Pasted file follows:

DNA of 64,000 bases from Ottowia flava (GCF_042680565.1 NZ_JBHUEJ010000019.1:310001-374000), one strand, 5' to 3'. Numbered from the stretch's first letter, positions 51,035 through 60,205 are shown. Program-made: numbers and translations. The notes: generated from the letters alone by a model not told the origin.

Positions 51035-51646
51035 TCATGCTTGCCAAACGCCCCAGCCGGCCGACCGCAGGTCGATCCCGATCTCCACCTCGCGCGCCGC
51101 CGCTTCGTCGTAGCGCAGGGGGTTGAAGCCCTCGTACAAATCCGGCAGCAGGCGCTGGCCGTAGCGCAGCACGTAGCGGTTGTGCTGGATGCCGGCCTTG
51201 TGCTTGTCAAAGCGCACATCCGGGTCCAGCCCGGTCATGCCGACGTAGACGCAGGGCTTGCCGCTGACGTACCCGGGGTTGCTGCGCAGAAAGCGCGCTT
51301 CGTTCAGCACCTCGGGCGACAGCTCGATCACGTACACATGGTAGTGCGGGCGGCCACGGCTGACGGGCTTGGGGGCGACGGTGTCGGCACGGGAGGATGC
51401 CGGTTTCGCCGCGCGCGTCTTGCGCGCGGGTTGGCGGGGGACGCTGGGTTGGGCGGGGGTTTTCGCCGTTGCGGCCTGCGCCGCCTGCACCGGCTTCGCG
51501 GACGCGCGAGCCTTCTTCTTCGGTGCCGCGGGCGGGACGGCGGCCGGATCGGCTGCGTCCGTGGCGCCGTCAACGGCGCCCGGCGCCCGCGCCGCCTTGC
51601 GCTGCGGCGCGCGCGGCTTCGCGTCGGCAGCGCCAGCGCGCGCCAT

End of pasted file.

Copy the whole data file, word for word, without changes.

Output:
DNA of 64,000 bases from Ottowia flava (GCF_042680565.1 NZ_JBHUEJ010000019.1:310001-374000), one strand, 5' to 3'. Numbered from the stretch's first letter, positions 51,035 through 60,205 are shown. Program-made: numbers and translations. The notes: generated from the letters alone by a model not told the origin.

Positions 51035-51646
51035 TCATGCTTGCCAAACGCCCCAGCCGGCCGACCGCAGGTCGATCCCGATCTCCACCTCGCGCGCCGC
51101 CGCTTCGTCGTAGCGCAGGGGGTTGAAGCCCTCGTACAAATCCGGCAGCAGGCGCTGGCCGTAGCGCAGCACGTAGCGGTTGTGCTGGATGCCGGCCTTG
51201 TGCTTGTCAAAGCGCACATCCGGGTCCAGCCCGGTCATGCCGACGTAGACGCAGGGCTTGCCGCTGACGTACCCGGGGTTGCTGCGCAGAAAGCGCGCTT
51301 CGTTCAGCACCTCGGGCGACAGCTCGATCACGTACACATGGTAGTGCGGGCGGCCACGGCTGACGGGCTTGGGGGCGACGGTGTCGGCACGGGAGGATGC
51401 CGGTTTCGCCGCGCGCGTCTTGCGCGCGGGTTGGCGGGGGACGCTGGGTTGGGCGGGGGTTTTCGCCGTTGCGGCCTGCGCCGCCTGCACCGGCTTCGCG
51501 GACGCGCGAGCCTTCTTCTTCGGTGCCGCGGGCGGGACGGCGGCCGGATCGGCTGCGTCCGTGGCGCCGTCAACGGCGCCCGGCGCCCGCGCCGCCTTGC
51601 GCTGCGGCGCGCGCGGCTTCGCGTCGGCAGCGCCAGCGCGCGCCAT